As China’s new leaders take over this weekend, they face one growing challenge which didn’t exist at all the last time power changed in China 10 years ago: social media.
China has its own version of Twitter. It is called Weibo and it seems to have remarkable power.
To understand that power, you only need to spend a few moments at one of the thousand or so small but determined protests that take place across the country daily.
The protests may be motivated by a wide range of issues: corruption, pollution, censorship and more.
But at all of them will be scores of people quietly taking photos on their smartphones and typing furiously.
They are posting what they are seeing on Weibo and they are known as “netizens”.
Late last year, the Sky News Beijing team went to the southern city of Ningbo to report on a protest taking place there that we had only heard about because it was being ‘reported’ on Weibo.
On arrival, the team was cheered by the crowd for reporting their protest but then quickly and forcibly removed by the authorities.
The local media, who are controlled by the state, were not coveting the protest and our team had been stopped from covering it.
But the netizens were there. Not only did they photograph the protest, but they snapped shots of the Sky team being carted away.
Within seconds these images – of the authorities stopping the coverage of a protest – were around the country on Weibo.
In January in the city of Guangzhou there was a rare protest by journalists from one of the country’s most progressive newspapers, The Southern Weekend.
The netizens were there before the traditional media. Around the protesters were scores of people snapping away on their smartphones.
Among them, we chatted to Zhangkun. He calls himself a citizen journalist and he says he is doing the job that the traditional media won’t or can’t do.
“I think Weibo has been a major change to people’s lives in China,” he told me.
“With traditional media, a lot of news gets suppressed. Using Weibo, everybody is a leading actor, everybody can be a journalist.”
I watch as he uploads footage he has filmed of the protest onto his Weibo account.
Weibo works on exactly the same principle as Twitter. In a limited number of characters you can send a message to your followers. You can add photographs, video or internet links.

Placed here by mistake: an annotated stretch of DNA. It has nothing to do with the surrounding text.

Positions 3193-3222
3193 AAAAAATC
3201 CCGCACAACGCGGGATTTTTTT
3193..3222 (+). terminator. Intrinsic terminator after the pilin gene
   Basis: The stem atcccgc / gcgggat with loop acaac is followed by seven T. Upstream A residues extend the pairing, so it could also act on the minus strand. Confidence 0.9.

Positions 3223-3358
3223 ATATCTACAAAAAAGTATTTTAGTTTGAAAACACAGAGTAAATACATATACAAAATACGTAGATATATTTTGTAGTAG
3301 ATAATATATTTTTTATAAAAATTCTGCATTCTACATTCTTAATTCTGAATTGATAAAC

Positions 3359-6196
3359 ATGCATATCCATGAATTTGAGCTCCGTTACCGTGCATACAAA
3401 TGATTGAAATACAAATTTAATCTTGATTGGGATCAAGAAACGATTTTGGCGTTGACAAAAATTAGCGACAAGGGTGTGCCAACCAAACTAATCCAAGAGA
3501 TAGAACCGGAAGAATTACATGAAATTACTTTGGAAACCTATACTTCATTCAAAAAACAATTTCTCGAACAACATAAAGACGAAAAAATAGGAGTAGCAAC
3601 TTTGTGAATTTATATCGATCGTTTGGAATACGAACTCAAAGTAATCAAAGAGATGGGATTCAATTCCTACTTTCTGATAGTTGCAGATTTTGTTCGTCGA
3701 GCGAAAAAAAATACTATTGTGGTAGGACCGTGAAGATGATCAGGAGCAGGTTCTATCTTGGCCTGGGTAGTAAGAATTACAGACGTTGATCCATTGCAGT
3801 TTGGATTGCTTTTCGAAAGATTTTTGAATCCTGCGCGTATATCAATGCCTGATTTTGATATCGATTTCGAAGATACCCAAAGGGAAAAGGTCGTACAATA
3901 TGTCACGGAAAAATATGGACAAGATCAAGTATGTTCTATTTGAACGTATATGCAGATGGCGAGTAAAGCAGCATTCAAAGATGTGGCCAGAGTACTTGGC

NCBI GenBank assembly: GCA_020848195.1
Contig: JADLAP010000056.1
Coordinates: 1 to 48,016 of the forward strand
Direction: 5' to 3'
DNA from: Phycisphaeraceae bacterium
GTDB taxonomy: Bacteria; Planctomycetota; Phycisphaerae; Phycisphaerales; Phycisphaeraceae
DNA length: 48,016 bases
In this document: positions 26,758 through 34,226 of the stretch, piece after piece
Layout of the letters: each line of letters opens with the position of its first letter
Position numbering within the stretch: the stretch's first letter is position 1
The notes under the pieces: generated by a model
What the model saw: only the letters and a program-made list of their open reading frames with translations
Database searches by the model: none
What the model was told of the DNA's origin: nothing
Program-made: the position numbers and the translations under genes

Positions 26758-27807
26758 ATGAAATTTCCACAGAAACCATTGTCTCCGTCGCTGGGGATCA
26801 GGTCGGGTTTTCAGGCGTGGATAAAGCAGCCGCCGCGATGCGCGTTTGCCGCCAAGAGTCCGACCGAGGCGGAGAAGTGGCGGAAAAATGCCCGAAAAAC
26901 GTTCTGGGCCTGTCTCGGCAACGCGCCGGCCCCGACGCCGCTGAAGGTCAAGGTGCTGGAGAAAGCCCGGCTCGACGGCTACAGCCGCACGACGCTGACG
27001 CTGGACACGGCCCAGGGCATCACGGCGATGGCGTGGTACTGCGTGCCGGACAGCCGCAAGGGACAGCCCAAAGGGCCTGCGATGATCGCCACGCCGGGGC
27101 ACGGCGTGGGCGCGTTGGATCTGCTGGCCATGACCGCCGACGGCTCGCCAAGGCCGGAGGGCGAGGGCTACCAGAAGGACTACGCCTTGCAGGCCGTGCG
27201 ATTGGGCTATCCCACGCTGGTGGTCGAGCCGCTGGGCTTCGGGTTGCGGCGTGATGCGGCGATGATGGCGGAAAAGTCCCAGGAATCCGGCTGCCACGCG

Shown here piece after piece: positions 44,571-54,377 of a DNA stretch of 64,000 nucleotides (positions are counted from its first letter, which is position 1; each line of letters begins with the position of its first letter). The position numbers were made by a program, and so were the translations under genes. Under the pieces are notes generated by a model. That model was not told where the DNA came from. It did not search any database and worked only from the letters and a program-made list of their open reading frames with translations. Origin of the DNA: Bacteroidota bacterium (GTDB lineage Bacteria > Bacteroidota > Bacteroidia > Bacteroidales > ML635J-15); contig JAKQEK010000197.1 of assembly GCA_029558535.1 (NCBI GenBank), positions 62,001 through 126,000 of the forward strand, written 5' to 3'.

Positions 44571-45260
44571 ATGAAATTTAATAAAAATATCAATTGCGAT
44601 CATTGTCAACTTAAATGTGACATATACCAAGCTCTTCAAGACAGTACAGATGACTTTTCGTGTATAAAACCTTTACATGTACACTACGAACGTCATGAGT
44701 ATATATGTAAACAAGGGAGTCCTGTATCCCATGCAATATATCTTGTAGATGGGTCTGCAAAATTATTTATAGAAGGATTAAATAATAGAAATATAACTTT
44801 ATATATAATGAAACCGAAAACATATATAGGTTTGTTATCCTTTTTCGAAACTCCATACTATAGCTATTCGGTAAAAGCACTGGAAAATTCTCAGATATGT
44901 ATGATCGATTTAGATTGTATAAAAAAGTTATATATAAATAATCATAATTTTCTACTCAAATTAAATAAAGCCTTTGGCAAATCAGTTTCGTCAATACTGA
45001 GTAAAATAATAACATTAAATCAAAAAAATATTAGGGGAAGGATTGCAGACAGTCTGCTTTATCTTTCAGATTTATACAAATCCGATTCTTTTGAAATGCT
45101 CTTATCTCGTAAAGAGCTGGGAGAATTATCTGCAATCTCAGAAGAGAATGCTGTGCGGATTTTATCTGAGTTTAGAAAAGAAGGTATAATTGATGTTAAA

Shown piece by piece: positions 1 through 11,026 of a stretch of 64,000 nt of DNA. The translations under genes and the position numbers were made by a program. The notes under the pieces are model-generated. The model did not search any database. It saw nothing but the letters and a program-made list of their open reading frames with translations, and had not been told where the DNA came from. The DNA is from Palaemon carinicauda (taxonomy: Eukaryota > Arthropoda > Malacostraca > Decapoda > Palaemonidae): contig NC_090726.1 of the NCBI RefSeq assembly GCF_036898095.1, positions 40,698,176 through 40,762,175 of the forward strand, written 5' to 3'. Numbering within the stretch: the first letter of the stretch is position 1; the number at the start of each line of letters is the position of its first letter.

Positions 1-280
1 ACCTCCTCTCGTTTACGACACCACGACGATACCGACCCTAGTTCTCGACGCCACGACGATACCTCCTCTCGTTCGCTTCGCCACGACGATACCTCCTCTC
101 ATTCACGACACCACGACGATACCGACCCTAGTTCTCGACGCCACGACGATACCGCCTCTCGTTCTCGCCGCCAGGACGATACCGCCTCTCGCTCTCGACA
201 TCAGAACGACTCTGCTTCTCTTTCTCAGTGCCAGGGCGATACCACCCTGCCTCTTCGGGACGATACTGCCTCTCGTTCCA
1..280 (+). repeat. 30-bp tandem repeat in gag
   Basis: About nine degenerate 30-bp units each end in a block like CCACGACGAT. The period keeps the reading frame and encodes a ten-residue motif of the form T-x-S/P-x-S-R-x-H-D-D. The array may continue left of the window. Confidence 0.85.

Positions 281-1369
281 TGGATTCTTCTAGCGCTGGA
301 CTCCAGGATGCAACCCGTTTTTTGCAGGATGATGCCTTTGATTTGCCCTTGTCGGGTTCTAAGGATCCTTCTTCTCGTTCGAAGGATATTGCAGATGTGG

Intriguingly though, because of the nature of the Chinese language, far more can be said with a limited number of Chinese characters than can be said using English characters.
“I hope Weibo can give us freedom of speech and can allow ordinary Chinese people to express their opinions freely. When the day that people can have the freedom of speech comes, China will start a new era.” Zhangkun says.
Interestingly, he believes that the government takes close interest in what’s happening on Weibo. It reveals the pressure points and allows the government to react or relax; whichever is more conducive to their continued grip on power.
Twitter, Facebook and YouTube are all banned in China. It’s impossible to access them without a Virtual Private Network (VPN) which very few people have.
China’s authorities can’t control posts on foreign owned companies like Twitter. So they block them altogether. They can control posts on Weibo because it is Chinese.
A report last week suggested that 100 million Weibo posts are deleted by the authorities every day.
On occasion entire accounts are blocked.
Yu Haochen is a musician and a blogger. When we met him he was in the process of setting up his second Weibo account as his first was shut down by the authorities.
He had gathered nearly half a million followers on his first account writing about his struggle to get his father freed from jail on treason charges for exposing corruption.
He explained that through Weibo, people across China are discovering that their individual problems are shared by others.
“A lot of netizens discovered, that actually the world we live in is not as a good place as it is shown on TV, through Weibo.” he told me.
“But our wish is to spread these dark sides, [then] we make the society better. To expose these dark sides, in hope of getting rid of them, would make our world a better place.” he said.
I ask him why he thinks the government doesn’t just ban Weibo entirely.
“I often think about this question too. A lot of netizens have been worried about it. Weibo exposes all the dark sides of society; top officials can then react to them and improve accordingly, in order to maintain their regime. [They] allow Weibo to continue developing, but try to delete everything they don’t like.”
The protests, online and on street corners constantly challenge the ruling Communist Party’s overriding objective to stay in power.
And so every level of society is subject to Communist Party control.
It isn’t usually obvious. But quietly, in the background, the state is monitoring its people to prevent any simmering restlessness from turning to boiling anger.